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A Mind To Murder (An Adam Dalgliesh Mystery)
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A Mind To Murder (Adam Dalgliesh #2)

3.83  ·  Rating details ·  8,255 Ratings  ·  414 Reviews
When the administrative head of the Steen Psychiatric Clinic is found dead with a chisel in her heart, Superintendent Adam Dalgliesh of Scotland Yard is called in to investigate. Dalgliesh must analyze the deep-seated anxieties and thwarted desires of patients and staff alike to determine which of their unresolved conflicts resulted in murder.
Published (first published 1963)
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Sheila Myers I don't think the possible unstable mental state of the murderer would've caused Dalgliesh to automatically assume a psychiatrist wouldn't be a…moreI don't think the possible unstable mental state of the murderer would've caused Dalgliesh to automatically assume a psychiatrist wouldn't be a suspect. A psychiatrist can be just as mentally unstable as his or her patients. I think, as in the other novels in the series, Adam was basing his decision on the behaviors he observed and the possible motives.(less)
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mark monday
Aug 31, 2010 rated it liked it  ·  review of another edition
Shelves: murdertime
here's a little story for you...

so a famous San Francisco lobbyist - a lively raconteur, a darling of the media, and an infamously debauched homosexual - had a birthday celebration. because this was a man who helped build the careers of many politicians, his birthday party was a rather public affair and was heavily attended by the local glitterati, including our illustrious mayor. this turned out to be an exceedingly unconventional event: activities included the carving of satanic symbols on va
May 01, 2016 rated it it was amazing  ·  review of another edition
This is the second Adam Dalgleish mystery and was originally published in 1963. Most of the novel takes place in the Steen Psychiatric Clinic, which deals mainly with affluent and often artistic patients. These problems are dealt with in ways which, in 1963, seem to herald the beginning of the Swinging Sixties – with one patient undergoing treatment using LSD. This was a time, of course, when such legal drugs were still seem as harmless and experimental.

Miss Enid Bolam was the senior administrat
Book Concierge
From the Book Jacket - When the administrative head of the Steen Psychiatric Clinic is found dead with a chisel in her heart, Superintendent Adam Dalgliesh of Scotland Yard is called in to investigate. Dalgliesh must analyze the deep-seated anxieties and thwarted desires of patients and staff alike to determine which of their unresolved conflicts resulted in murder.

My Reactions
This is an engaging, interesting and complex murder mystery. I love Dalgliesh and his quiet, deliberate manner. I also r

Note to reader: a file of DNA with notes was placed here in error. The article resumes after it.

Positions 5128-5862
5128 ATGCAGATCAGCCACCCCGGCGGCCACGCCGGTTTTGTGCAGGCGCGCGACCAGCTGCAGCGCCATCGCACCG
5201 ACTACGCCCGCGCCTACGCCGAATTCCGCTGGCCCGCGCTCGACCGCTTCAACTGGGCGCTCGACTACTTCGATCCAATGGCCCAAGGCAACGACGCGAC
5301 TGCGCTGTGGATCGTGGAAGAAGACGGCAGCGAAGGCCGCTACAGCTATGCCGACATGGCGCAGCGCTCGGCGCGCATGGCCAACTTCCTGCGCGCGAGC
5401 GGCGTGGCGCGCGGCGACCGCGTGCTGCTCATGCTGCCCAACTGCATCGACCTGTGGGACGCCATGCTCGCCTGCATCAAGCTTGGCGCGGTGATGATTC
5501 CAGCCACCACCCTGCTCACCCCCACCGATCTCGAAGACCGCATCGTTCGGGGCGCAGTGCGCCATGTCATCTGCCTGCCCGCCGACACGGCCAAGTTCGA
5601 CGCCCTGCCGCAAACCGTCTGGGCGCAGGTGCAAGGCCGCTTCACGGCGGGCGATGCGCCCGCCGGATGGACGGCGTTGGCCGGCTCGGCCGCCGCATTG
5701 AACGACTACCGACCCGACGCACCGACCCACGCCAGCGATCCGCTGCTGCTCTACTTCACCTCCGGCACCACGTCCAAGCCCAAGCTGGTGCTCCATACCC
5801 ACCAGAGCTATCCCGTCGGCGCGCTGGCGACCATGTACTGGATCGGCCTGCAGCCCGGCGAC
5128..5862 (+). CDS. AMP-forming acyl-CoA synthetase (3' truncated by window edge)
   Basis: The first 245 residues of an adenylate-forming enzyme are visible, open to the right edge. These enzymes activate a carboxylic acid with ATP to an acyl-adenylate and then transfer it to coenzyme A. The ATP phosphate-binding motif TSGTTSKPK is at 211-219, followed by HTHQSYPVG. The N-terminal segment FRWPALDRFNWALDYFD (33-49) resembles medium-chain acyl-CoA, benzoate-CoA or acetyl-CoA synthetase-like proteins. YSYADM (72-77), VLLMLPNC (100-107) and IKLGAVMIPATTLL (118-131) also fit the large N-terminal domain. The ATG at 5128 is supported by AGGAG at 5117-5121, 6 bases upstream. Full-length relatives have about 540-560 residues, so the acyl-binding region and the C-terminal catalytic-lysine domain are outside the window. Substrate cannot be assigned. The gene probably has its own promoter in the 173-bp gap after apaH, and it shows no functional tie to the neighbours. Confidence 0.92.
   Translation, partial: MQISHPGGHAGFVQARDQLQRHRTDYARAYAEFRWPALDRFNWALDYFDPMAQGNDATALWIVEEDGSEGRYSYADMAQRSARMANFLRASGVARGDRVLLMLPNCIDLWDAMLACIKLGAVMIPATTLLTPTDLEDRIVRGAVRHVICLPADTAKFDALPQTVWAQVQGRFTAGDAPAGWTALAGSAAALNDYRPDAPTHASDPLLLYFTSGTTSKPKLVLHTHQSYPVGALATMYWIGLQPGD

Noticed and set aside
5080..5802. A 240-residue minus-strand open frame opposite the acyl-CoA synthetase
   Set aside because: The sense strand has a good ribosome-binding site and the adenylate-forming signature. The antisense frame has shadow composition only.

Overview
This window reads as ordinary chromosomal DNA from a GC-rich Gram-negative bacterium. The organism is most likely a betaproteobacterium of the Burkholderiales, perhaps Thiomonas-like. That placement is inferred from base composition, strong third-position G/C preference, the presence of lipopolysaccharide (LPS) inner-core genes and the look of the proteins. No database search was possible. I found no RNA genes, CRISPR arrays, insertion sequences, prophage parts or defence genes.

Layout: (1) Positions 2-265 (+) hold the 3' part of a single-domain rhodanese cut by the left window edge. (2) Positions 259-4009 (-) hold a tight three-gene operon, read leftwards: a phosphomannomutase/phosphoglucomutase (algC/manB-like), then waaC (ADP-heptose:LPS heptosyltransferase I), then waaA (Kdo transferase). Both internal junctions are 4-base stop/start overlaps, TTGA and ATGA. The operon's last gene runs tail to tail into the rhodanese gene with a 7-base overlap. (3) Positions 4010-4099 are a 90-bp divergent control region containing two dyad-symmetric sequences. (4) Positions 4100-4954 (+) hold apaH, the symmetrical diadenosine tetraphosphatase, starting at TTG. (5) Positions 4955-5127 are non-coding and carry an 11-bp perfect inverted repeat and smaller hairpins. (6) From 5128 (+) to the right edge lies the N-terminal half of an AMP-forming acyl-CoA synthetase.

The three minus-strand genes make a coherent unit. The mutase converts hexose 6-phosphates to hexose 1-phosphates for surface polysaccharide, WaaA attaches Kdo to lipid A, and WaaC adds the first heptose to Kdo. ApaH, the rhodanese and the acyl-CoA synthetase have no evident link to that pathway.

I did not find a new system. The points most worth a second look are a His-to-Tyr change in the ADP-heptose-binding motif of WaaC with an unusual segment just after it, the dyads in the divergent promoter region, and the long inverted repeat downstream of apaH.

P D James's second Adam Dalgliesh mystery was published in 1963 and so is on the 1963 list for My Big Fat Reading Project. Only three weeks earlier I had read Sylvia Plath's The Bell Jar, making it a bit of a shock (pun intended) to open A Mind to Murder and find it set in a London psychiatric clinic. In between the electric shock and LSD treatments as well as psychiatric "talk therapy" sessions, the administrator of the clinic is murdered in the basement amid a confusion of scattered patient f
Sep 01, 2015 rated it liked it  ·  review of another edition
Shelves: fiction, audiobook
Where I got the book: audiobook on Audible. Read by Penelope Dellaporta in a terribly refined voice with a few character accents

I noted with great delight that the action of this book takes place mostly in the Steen clinic, which caters to rich, upper-class patients with socially unacceptable problems such as failing marriages and Undiscussable Things (I suspect one of the Things is homosexuality, which was still a criminal offense in England back in 1963). Cures are effected by such means as el
May 06, 2015 rated it really liked it  ·  review of another edition
A Mind To Murder (Adam Dalgliesh, #2) by P.D. James A Mind To Murder by P.D. James is the second book in the Inspector Dalgleish mystery series. In this mystery, Dalgleish and his assistant, Sgt Martin, investigate the murder of the Administrative Officer at a London psychiatrist facility. To all intents it appears that the murder is an inside job. As with the other PD James books I've read, I'm impressed with how intelligently James writes. The story is a methodical police investigation, but I enjoy how she lays out a story, the methodical inv ...more
Jul 21, 2017 rated it really liked it  ·  review of another edition
Shelves: finish
La historia nos sumerge en el crimen de la jefa de administración de la clínica psiquiátrica Steen, la señora Bolam, una mujer muy estricta y sumamente profesional en su trabajo pero que al ser tan severa en marcar las obligaciones y la rectitud de la clínica se ganó varios enemigos.

Comenzamos con el descubrimiento de su cuerpo asesinado por un cincel en su corazón más un fetiche en su regazo lo que da para sospechar de ciertas personas que trabajan en la clínica y que son pacientes.
Mientras, en
Mary Gilligan-Nolan
I read this book many, many years ago and was looking for a quick read recently when it fell out of my wardrobe and landed at my feet. Decision made. This was first published in 1963 and it still holds up really well as a great murder mystery. It gives me a new found admiration for P.D. James, that she can still hold her own in this genre, after so many decades of writing and against so many new authors. She is still one of the best - no contest. This is an Adam Dalgleish police procedural myste ...more